Erquiaga, Philip C., The Jakarta Globe" />
Policy makers across Asia realize poor infrastructure is increasingly constraining the region’s growth prospects.
Investment in infrastructure is often viewed as a key to avoiding the so-called middle-income trap, but there is no consensus on how to best secure the financing.
According to a study by the Asian Development Bank, the region needs to invest about $8 trillion in national infrastructure and $290 billion in regional infrastructure between 2010 and 2020 to sustain its growth trajectory.
The study, “Infrastructure for a Seamless Asia,” also estimated a potential real income of more than $13 trillion associated with this development, a strong return on investment by any measure.
Currently, the private sector accounts for a mere 20 percent of Asia’s infrastructure investment, while public resources fund 70 percent and official development assistance covers the remaining 10 percent.
In most Asian countries, it will be difficult to further increase public funding or official development assistance, so the private sector’s share will need to expand. For example, India’s five-year plan for 2012 to 2017 anticipates a doubling of infrastructure spending, from $500 billion to $1 trillion, with at least 50 percent of that expected to come from the private sector.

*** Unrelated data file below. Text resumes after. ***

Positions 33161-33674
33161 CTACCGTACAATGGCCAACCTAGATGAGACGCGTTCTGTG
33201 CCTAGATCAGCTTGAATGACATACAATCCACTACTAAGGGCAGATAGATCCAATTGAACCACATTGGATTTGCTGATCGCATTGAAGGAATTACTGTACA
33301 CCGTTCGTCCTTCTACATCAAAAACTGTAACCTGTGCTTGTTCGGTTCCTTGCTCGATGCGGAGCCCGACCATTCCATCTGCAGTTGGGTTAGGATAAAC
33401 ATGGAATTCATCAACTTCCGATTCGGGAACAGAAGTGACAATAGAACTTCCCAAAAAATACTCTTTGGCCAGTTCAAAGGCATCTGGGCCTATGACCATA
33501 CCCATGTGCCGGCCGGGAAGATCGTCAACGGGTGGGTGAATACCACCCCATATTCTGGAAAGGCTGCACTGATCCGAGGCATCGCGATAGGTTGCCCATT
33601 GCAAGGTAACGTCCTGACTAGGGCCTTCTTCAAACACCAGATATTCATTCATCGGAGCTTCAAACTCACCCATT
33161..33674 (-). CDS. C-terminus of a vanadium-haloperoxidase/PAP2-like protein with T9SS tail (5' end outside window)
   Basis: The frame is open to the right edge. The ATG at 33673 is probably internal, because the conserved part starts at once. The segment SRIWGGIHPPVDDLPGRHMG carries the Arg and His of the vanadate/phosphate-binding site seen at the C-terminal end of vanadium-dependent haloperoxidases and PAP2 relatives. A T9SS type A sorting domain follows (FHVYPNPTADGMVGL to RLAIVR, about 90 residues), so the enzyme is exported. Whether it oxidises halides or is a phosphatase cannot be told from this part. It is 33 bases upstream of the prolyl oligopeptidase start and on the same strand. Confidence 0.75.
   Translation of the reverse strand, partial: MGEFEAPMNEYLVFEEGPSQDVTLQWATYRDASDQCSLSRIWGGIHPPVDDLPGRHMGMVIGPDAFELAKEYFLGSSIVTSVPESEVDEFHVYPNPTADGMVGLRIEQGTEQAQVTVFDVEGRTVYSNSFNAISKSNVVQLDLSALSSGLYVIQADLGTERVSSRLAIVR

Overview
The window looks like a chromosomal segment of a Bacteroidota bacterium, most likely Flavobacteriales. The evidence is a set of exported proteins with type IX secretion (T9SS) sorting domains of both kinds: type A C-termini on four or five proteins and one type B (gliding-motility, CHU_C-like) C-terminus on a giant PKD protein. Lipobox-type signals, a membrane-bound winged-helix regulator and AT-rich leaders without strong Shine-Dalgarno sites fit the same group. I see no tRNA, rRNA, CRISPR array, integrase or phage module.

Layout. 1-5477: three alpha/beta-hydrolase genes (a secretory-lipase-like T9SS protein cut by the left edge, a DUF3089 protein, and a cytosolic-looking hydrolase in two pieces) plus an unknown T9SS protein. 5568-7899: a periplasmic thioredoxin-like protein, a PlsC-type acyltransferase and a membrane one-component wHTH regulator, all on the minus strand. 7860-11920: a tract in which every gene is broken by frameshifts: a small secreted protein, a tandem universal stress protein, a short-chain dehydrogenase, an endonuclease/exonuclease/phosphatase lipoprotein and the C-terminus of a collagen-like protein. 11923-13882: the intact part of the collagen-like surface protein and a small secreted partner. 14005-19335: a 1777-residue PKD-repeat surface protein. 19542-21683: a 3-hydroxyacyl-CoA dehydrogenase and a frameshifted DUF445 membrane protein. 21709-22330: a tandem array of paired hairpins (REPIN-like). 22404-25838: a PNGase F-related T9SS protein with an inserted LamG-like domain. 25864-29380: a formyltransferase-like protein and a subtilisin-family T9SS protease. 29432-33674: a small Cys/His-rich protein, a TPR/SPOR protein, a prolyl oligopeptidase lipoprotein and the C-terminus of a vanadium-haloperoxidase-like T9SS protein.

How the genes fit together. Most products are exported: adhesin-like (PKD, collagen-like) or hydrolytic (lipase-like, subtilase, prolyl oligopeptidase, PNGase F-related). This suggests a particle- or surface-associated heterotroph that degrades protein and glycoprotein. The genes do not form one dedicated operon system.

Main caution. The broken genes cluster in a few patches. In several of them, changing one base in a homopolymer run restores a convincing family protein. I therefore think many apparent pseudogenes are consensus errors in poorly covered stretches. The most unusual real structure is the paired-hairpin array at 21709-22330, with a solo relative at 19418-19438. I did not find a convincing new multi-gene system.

Most countries in the region recognize the importance of private sector participation in infrastructure development, and many are promoting public-private partnerships, among other models. However, two key challenges loom.
The first is relatively scarce private financing for infrastructure in many parts of Asia. As funding prospects tighten for principal international project finance banks, yields have risen and spreads have widened.
Credit channels are also being impaired as pressure on some European banks causes a pullback in cross-border lending. International banks are becoming more risk averse, increasingly wedding themselves to familiar core sectors and major clients with established relationships. They are also feeling the effects of the looming Basel III regulation, which means long-term financing beyond 7 to 10 years looks less appealing from a “use of capital” perspective.
Against this backdrop, are any institutions prepared to fill the gap in infrastructure finance caused by the scaling back of principal international project finance banks? Some regional banks are becoming more active, including Japanese, Australian and Chinese banks. Yet the general appetite for political risk has been reduced, signaling a greater need for political risk insurance and guarantees.
The local financial markets in various Asian countries are playing a bigger role in the provision of project finance. Yet even in those countries, if local banks are active in infrastructure finance, their operations are still largely domestic. In addition, liquidity and tenors in the local banking system are typically insufficient to cover the enormous and growing financing needs for infrastructure, and this constraint becomes even more acute when banks reach sector and client exposure limits.